Highland Wildlife Park in Scotland recently announced the birth of five wolf pups; the first European wolves born in Scotland since the species was extirpated, or locally extinct, in the late 1700s.
In an interview with Decoded Science, the park’s Animal Collection Manager, Douglas Richardson, talked about what was needed for the wolves to successfully raise this historic litter.
New Enclosure Encourages Wolves to Reproduce
Ironically the new enclosure is not larger than the old one; instead it is more wooded and complex, providing more privacy and environmental enrichment for the wolves.
Restricting visitor and vehicle access around the enclosure also allowed the wolves to escape from human noise and activity, both of which have been shown to decrease resting time in wolves in captivity, an indication of stress.
Adding further complexity to the wolf enclosure, there are three covered structures in the exhibit area and three more off-exhibit, for the wolves to use as den sites. Wolves in the wild commonly create multiple dens, and pups are moved from den to den. Having so many choices helps the wolves settle in, and the pair have now begun digging their own dens, a further indication that the adults are settling into their new home.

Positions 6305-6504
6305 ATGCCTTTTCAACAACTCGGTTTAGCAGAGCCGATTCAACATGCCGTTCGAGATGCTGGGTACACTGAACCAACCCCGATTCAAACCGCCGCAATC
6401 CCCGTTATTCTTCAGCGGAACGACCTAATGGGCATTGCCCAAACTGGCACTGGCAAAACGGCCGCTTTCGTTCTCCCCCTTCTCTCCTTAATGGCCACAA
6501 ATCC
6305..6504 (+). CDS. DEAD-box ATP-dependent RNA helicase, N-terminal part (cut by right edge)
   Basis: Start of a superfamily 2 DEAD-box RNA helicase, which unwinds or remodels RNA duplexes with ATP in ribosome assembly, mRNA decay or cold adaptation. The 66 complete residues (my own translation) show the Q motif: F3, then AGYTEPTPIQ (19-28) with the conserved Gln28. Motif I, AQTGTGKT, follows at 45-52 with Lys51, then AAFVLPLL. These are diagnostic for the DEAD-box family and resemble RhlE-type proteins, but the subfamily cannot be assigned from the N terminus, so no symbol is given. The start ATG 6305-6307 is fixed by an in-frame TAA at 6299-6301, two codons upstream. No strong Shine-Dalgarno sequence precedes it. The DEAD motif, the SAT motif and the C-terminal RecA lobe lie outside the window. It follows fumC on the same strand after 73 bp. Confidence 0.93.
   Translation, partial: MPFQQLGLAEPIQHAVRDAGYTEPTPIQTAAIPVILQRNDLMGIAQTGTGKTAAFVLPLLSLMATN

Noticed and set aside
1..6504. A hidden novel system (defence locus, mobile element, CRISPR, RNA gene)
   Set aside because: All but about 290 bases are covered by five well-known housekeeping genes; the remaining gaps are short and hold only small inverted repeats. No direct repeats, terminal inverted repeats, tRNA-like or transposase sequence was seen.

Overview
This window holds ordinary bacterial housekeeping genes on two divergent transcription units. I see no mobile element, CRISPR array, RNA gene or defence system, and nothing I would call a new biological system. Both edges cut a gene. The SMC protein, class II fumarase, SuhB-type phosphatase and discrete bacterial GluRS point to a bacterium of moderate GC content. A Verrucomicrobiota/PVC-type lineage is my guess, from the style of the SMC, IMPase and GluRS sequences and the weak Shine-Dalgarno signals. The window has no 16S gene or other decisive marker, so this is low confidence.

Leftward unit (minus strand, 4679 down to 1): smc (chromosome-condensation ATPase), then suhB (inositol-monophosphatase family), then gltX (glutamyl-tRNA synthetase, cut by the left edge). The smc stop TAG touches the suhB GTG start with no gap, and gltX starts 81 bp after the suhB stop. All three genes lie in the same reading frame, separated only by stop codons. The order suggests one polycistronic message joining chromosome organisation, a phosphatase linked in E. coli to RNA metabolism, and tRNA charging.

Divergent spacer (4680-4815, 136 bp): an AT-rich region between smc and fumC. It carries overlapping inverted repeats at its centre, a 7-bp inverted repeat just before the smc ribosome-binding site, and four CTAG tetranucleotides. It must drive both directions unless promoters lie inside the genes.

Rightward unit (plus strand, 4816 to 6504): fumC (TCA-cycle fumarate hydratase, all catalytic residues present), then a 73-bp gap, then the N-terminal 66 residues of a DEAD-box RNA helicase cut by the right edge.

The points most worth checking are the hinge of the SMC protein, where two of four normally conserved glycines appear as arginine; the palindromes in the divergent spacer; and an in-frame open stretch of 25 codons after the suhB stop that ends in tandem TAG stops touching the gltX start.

Chronic Stress and Wolf Populations
In the early 1990s, Carlstead and Shepherdson reported that chronic stress may compromise reproduction, and that environmental enrichment helps counter that stress. Anecdotal evidence from many captive wildlife facilities has since supported this research. The combination of a reduction in human impact and an increase in environmental complexity likely contributed to the success of the Highland Wildlife Park pack.